IoT Devices 2016: A Retrospective

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IoT DevicesThe start of the New Year is always a good time to look ahead while taking stock of the year just passed. CES 2017 is now behind us, and if there was one overall feeling we took away from Las Vegas, it was that many consumer brands who have not launched IoT devices are finally getting off their good intentions and starting serious discussions about creating connected product programs.

That is excellent news for Arrayent, for consumer product manufacturers, and ultimately for consumers. But before we race forward with the next series of predictions for IoT devices, let’s look back and see how well we did on our ‘Six IoT Predictions for 2016’ we made early last year.


Our prediction:
“…going out of 2016 we expect to see a growing number of companies transition from connectivity for IoT devices as a premium feature, to it being a must-have to stay in the game.”

How’d we do?
According to a recent Forrester report, connectivity for IoT devices is a top priority for product companies. And as CES 2017 just reinforced through our many meetings and conversations, consumer products goods manufacturers are talking ‘smart’ as a standard feature, not an upsell. So we’re counting this prediction as a win.

Further thoughts:
However, what we still don’t see happening consistently is a concentrated focus on creating IoT devices with new & improved user experiences that also have sustainable business models. Without both of these, success for IoT devices could prove to be elusive.


Our prediction:
“This is where we are going to see major advancements in 2016…this year we expect to see lower cost connected products drive a huge increase in adoption of IoT devices.”

How’d we do?
We were partially right because the price of WiFi chips came down significantly in 2016 making the cost of creating a IoT devices that can connect directly to the Internet without requiring an additional gateway or hub much more viable. Today, there are WiFi chips which are available below $1.00 in small quantities—a far cry from $20 just five years ago.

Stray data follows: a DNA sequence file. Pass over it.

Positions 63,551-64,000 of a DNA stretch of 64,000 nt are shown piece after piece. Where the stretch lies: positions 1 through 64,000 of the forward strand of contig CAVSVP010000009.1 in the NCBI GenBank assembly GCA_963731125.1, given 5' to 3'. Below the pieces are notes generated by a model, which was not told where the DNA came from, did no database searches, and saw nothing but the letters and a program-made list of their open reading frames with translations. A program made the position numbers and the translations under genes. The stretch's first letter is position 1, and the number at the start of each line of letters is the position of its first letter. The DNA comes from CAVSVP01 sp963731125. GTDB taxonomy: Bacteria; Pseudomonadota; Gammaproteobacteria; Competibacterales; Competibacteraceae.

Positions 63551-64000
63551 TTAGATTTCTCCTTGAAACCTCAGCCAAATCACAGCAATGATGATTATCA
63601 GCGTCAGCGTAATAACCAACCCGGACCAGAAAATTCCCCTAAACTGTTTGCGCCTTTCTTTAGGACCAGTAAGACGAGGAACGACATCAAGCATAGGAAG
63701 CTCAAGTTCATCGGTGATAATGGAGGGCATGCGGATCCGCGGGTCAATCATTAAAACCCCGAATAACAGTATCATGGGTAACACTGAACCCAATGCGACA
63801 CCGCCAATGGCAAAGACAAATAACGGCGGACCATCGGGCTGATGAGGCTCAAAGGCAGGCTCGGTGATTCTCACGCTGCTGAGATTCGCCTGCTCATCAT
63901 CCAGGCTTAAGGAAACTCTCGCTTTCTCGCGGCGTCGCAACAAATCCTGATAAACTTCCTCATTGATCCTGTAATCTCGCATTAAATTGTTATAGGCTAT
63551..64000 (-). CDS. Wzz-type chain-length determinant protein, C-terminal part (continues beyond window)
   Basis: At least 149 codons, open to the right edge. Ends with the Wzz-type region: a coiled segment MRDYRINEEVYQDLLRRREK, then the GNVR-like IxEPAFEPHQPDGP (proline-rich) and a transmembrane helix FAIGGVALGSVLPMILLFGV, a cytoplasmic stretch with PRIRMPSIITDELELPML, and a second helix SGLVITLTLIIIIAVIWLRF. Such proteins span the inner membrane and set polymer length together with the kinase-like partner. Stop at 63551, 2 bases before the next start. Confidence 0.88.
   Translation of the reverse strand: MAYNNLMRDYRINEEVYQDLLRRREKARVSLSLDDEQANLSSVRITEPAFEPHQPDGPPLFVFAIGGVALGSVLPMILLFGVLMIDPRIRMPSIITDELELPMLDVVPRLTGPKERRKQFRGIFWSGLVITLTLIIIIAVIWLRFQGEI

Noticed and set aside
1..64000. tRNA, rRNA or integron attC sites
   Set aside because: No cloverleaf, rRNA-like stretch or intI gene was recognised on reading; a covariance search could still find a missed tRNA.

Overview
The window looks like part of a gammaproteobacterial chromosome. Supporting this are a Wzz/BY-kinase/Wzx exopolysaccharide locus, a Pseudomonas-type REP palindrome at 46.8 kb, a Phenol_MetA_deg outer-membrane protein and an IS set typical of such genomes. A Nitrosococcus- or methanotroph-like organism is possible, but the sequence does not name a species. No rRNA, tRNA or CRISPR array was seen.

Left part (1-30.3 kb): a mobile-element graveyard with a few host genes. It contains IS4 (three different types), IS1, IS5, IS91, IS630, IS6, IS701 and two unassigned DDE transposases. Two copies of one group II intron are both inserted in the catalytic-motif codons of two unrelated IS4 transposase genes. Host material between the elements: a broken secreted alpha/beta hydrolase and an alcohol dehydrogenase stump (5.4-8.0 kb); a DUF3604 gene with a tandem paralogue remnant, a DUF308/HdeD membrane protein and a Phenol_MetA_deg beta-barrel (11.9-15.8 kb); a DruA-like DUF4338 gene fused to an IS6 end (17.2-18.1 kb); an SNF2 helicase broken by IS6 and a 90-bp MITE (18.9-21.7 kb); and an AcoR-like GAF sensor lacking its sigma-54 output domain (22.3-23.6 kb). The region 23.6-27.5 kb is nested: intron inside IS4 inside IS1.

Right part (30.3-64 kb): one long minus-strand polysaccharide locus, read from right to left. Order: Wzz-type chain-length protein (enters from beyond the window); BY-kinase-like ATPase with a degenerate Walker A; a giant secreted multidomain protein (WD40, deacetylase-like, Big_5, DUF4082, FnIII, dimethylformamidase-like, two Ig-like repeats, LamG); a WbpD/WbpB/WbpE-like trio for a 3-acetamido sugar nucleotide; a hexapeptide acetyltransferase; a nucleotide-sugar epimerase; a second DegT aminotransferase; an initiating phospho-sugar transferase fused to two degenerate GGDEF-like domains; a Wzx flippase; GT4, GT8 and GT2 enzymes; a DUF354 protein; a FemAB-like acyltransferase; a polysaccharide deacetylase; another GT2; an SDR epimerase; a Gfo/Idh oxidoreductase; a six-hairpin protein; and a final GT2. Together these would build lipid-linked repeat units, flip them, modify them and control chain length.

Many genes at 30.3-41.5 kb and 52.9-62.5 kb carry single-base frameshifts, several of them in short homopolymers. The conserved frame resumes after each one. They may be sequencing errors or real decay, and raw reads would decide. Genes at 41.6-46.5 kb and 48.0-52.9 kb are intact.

Further thoughts:
In the last two years, ownership of IoT devices has more than doubled, according to the Parks Associates’ Q4 2016 nationwide survey: 360 View: Residential Security and Smart Home. But also in that study, it reveals that only 26% of U.S. broadband households own IoT devices, so industry expectations of a huge increase in product adoption may still lag behind reality.


Our prediction:
The Amazon Echo with Alexa took the voice control category a serious step forward in 2015…It’s a safe bet that you will no longer ‘need an app for that.’”

How’d we do?
Nailed it! CES 2017 certainly reinforced the trend of using voice as a leading interface for IoT devices. There were dozens of Alexa controlled products at CES—so much so that 2017 looks to become the “year of voice control.” But we’ll pause on that thought for now until our new predictions for 2017.

Further thoughts:
It’s clear that being able to control IoT devices from your smartphone has gone from being a novelty to being an expected feature. What is less clear is how brand manufacturers will now evolve user experiences to be more than the same, except this time by voice. The holy grail here is to evolve beyond direct user control and to make IoT devices truly ‘smart’ so they act on their own, in conjunction with other products and services in the local environments. We wrote about that, here.